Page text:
The very small village of Stockerston is situated in the south-east of Leicestershire, very near to the county border with Rutland and near to the Eye Reservoir. It has no centre as such and the church and Hall are seperated from the village by a short road.
The church is first mentioned in 1220 when a ‘Sampson’ was the main patron. The church today dates from the 15th and 16th centuries when it was largely rebuilt by John Boyville, Lord of the Manor. The church consists of a west tower, north & south aisle, nave and chancel and although some of the farbric dates from the 13th century much of it is later. The tower has large triple belfry openings, a quatrefoil frieze and battlements there are three bells, but it is unsafe to ring them.
The interior has much to delight the visitor with many interesting features and items. On entering the church there are wooden panels with two monumental brasses. They were originally in the chantry chapel floor and fine examples. The headless man is John de Boyville the Lord of Stockerston clad in armour who died in 1467. He may have fought in the War of the Roses, his wife Isabella Cheney is on his left side. To the right are the figures of Sir Henry and Lady Southill. There is plenty of medieval glass in the church and above the brasses is St Christopher carrying his staff and bearing the Christ child on his shoulder. By the door are some medieval wooden bench ends and the Victorian font.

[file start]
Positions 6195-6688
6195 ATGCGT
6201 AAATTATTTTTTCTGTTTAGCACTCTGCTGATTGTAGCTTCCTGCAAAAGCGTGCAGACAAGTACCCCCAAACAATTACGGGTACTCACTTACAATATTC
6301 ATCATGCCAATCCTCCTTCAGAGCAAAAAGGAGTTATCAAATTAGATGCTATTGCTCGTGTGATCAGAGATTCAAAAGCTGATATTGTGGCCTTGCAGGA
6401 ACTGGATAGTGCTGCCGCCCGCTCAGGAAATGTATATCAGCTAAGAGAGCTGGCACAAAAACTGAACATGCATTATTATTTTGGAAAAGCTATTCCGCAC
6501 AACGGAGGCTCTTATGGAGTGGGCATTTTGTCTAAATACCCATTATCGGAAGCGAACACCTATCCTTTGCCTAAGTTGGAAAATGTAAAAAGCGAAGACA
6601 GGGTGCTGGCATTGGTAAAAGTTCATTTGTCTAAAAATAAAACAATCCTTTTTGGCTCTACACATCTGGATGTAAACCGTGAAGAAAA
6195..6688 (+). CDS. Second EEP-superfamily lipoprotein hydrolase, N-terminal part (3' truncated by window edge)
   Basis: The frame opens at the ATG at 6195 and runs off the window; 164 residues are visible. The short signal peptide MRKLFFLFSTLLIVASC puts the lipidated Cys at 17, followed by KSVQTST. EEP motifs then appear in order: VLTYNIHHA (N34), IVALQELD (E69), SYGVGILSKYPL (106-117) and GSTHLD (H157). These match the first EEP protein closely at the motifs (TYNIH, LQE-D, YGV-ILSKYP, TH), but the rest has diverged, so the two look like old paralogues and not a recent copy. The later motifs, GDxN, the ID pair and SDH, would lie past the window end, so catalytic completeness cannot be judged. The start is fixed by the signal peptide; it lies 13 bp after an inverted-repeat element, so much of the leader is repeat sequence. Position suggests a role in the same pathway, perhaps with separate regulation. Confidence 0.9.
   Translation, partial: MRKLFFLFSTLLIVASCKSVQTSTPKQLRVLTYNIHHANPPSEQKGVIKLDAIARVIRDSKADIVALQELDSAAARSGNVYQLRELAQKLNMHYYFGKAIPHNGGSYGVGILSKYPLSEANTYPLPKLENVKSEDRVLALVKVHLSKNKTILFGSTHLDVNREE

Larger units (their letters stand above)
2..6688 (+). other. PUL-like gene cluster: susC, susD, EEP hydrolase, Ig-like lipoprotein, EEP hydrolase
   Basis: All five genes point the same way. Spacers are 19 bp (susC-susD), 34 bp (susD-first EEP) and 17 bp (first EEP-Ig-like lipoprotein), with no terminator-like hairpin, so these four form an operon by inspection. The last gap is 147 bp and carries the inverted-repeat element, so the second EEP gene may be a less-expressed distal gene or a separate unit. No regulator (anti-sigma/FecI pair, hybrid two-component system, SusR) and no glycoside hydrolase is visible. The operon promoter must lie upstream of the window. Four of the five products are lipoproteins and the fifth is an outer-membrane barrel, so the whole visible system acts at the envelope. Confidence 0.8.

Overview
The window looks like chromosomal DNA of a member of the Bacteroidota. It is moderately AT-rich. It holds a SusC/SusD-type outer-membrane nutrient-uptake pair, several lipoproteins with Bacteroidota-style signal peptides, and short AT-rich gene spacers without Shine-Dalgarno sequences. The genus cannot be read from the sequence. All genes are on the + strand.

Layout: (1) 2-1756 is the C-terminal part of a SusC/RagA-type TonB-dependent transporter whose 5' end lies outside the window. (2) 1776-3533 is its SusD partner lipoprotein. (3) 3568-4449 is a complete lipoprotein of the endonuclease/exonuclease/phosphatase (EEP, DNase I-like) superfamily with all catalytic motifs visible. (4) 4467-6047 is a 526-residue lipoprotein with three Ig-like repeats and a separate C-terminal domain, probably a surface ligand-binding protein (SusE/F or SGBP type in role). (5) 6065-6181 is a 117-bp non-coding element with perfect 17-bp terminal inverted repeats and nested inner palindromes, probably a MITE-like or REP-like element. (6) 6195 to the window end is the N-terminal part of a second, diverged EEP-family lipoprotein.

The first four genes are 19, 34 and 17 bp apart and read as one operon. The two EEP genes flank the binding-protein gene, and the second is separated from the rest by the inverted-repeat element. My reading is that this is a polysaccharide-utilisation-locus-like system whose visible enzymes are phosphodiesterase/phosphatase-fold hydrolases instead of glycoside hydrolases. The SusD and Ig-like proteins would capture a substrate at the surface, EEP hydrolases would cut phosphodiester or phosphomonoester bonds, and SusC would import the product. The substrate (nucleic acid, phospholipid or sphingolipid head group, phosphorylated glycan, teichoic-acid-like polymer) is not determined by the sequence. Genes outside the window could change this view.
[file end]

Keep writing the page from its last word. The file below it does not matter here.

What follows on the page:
In the north-east corner of the south aisle is the fine stair turret that led to the rood loft. To the east we have the massive table tomb of the Walker family. The Walker family were Lords of the Manor in the late 18th century and early 19th century. The tomb takes up nearly a third of the area of the south aisle which originally was a chantry chapel dedicated to St Mary who probably would have had a statue in the niche of the rood staircase.
In the north aisle there would have been a altar against the east wall long since gone. But there is a worn alabaster tomb to a unknown man. The north aisle also contains much old glass.
There is plenty to see and admire at St Peter’s, but it is unfortunately locked outside of normal service times. There are no facilities in the village itself although Uppingham is only a couple of miles away and has plenty of amenities.